View Full Version : Peak EGT

4th Jan 2002, 23:50
Can anyone advise me on how to establish the peak EGT for the A/C I fly? It is a PA28 235 and all the performance figures refer to lean/rich of peak EGT. I cannot find any reference to what this figure is or how to work it out without making a guess. Leaning until the engine sounds rough then pushing the mixture in a bit doesn't sound the way ahead. <img src="confused.gif" border="0">

5th Jan 2002, 00:00
with an EGT indicator

5th Jan 2002, 03:03
And than, normally one would consider the "50 degr. cooler/richer than this peak".
Wich is normally two stripes actually on the indicator.
(when it say's 25 degr F. per division one might think so)

cheers !

Pilot Pete
5th Jan 2002, 04:59
Together with the EGT indicator you do indeed lean it off just until you detect a slight 'roughness' and then richen it up a 'couple of clicks'(depends on your richness control). Are you going to get the aircraft operating manual out each time you want to lean the mixture, to check the figure? With all the variables it is quite likely that your engine may not indeed be running at optimum richness even using this figure. Trust the tried and tested method and seek further advice from your instructor on the type.


5th Jan 2002, 08:51
Leaning until rough running, then richening the mixture works pretty well with small singles like the PA28.

If you have an EGT guage installed, then the guage has a moveable redline marker - after accomplishing the above general procedure, you move the redline marker until it is over the white EGT indicator, then lean a smidge more, and wait 30 seconds or so. If the egt has increased past the redline, adjust the redline and do the same again. Continue this until you find the peak for that operating condition, then set either rich or lean of that line as required.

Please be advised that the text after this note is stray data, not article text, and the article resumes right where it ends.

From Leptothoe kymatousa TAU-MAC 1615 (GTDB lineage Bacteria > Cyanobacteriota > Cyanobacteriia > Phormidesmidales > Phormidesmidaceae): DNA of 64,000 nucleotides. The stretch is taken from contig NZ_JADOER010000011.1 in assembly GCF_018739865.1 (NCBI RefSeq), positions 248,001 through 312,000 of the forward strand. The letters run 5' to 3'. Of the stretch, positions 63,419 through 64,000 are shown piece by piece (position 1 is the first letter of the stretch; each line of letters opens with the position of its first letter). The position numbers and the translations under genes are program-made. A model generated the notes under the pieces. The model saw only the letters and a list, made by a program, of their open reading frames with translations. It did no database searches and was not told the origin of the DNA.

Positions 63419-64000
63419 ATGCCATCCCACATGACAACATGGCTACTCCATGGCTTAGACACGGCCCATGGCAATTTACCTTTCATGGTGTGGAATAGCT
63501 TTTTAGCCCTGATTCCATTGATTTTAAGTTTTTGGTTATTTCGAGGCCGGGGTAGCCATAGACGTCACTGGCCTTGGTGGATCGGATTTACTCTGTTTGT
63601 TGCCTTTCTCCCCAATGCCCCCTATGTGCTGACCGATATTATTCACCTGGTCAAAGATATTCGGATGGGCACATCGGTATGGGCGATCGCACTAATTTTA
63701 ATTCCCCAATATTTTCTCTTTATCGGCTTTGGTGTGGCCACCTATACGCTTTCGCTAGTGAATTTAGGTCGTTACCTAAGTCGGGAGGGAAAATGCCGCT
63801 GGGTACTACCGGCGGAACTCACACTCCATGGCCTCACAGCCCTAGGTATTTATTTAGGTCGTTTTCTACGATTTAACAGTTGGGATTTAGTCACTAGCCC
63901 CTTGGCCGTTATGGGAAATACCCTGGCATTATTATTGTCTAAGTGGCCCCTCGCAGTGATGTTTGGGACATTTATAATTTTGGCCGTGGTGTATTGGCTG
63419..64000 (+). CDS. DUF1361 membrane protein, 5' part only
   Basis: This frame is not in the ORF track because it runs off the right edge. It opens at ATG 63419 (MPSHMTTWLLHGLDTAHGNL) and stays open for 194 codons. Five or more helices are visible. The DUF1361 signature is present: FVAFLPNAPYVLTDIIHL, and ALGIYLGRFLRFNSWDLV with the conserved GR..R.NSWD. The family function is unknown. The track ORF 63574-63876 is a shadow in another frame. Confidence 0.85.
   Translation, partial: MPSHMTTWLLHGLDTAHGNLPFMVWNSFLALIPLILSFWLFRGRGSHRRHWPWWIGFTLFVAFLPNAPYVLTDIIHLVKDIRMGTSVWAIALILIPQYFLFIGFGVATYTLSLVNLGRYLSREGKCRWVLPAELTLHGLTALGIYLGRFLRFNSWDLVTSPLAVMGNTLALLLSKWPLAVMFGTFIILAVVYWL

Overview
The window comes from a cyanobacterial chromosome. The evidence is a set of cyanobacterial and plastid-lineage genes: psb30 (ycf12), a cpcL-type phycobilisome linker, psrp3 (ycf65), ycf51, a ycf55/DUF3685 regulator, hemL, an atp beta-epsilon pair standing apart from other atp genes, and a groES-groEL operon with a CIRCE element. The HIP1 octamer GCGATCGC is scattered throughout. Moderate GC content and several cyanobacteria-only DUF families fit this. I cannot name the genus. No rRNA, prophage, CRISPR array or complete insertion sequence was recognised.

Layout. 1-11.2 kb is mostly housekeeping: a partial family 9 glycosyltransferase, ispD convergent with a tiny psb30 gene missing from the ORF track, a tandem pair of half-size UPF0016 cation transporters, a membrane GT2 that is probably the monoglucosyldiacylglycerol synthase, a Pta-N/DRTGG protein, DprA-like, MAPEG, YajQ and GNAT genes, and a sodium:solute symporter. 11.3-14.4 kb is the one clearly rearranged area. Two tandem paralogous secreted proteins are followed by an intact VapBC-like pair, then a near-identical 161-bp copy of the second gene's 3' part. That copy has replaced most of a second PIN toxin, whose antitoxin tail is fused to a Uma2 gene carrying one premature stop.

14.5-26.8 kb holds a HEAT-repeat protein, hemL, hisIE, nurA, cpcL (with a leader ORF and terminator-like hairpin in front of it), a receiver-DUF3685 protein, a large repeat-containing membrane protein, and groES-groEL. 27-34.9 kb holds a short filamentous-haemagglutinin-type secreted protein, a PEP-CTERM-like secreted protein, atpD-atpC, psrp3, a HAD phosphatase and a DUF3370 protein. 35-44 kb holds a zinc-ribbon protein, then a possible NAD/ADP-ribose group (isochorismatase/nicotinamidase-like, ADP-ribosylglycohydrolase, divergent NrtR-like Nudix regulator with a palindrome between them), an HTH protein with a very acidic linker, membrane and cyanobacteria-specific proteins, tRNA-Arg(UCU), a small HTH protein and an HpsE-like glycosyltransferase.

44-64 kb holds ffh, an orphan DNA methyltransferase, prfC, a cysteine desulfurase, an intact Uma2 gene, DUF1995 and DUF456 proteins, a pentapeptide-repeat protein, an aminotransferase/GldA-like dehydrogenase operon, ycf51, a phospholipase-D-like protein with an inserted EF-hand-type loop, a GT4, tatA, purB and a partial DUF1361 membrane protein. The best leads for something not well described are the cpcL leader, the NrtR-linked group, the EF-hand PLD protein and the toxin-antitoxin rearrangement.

The temperature you are chasing changes with different operating conditions, hence the moveable marker.

5th Jan 2002, 12:45
Keep in mind, for the larger engines, that a standard EGT probe may not be optimally placed and there is a risk that the gauge may, in fact, get the pilot into an undesirable situation. I suspect that the only comfortable way to get back to best burn with a large engine is if the installation is a little more complex and each cylinder in monitored individually.

At the end of the day, is it so important to save that extra dollar of avgas cost as a proportion of the total cost ? Would one be better running a little richer for comfort (so long as the fuel flow gauging is reliable) when considering the potential for engine damage ?

I note that a recent accident in Australia has raised this sort of consideration to a topical level ....

[ 05 January 2002: Message edited by: john_tullamarine ]</p>

Pilot Pete
5th Jan 2002, 21:25
Totally agree John T.

I used to fly the bigger Cessna piston twins and always leaned them back to 'perceptible' roughness;i.e. gently pulling the mixtures back to the 'estimated' position and then very gently to the first sign of the engine note changing at the same time monitoring the EGT gauge. Once I had established the point at which the roughness started I would then richen them up '2 clicks' as per the operating manual. I do recall that sometimes it was very difficult to establish exactly the point when the roughness was starting, in which case I would do it as well as I could then richen '3 clicks'.

It may well be worth noting for those new to the game that it is important to lean off the mixture and not just fly around fully rich (which I have seen a number of people do in my past) as this can lead to fouling of the plugs which isn't the best way to run your engine either! Does depend on how high you are intending to fly and temperature etc etc.


6th Jan 2002, 04:31
... and, of course, forgetting to lean has caused or contributed to a number of lightie accidents over the years ...

6th Jan 2002, 08:41
And, let us not forget those with large turbo-charged engines....operating anywhere near peak EGT results in accelerated exhaust manifold stress...expensive to correct, IE: big time bucks.

blended winglet
6th Jan 2002, 15:11
Good point there John T,

yup, endurance figures are based on correctly
adjusted mixture;
leave it full rich & fly high & the gas goes
far quicker than expected.

9th Jan 2002, 18:44
Before going deeper in the discussion of flying 'too lean' it is best for everybody to uderstand the basics.

Have a look at this:

<a href="http://www.pplir.org/renaissance.htm" target="_blank">http://www.pplir.org/renaissance.htm</a>

I fly lean of peak on an IO520 since about 4 years now, properly equipped with 6 cylinder engine analyser, GAMIjectors and proper understanding of what's going on. Can't hurt the engine by running lean of peak in cruise.

If the engine won't run smooth lean of peak, then the mixture is not properly distributed (most carburetted engines), there is an induction leak, or the injectors are mismatched to the airflow of the engine.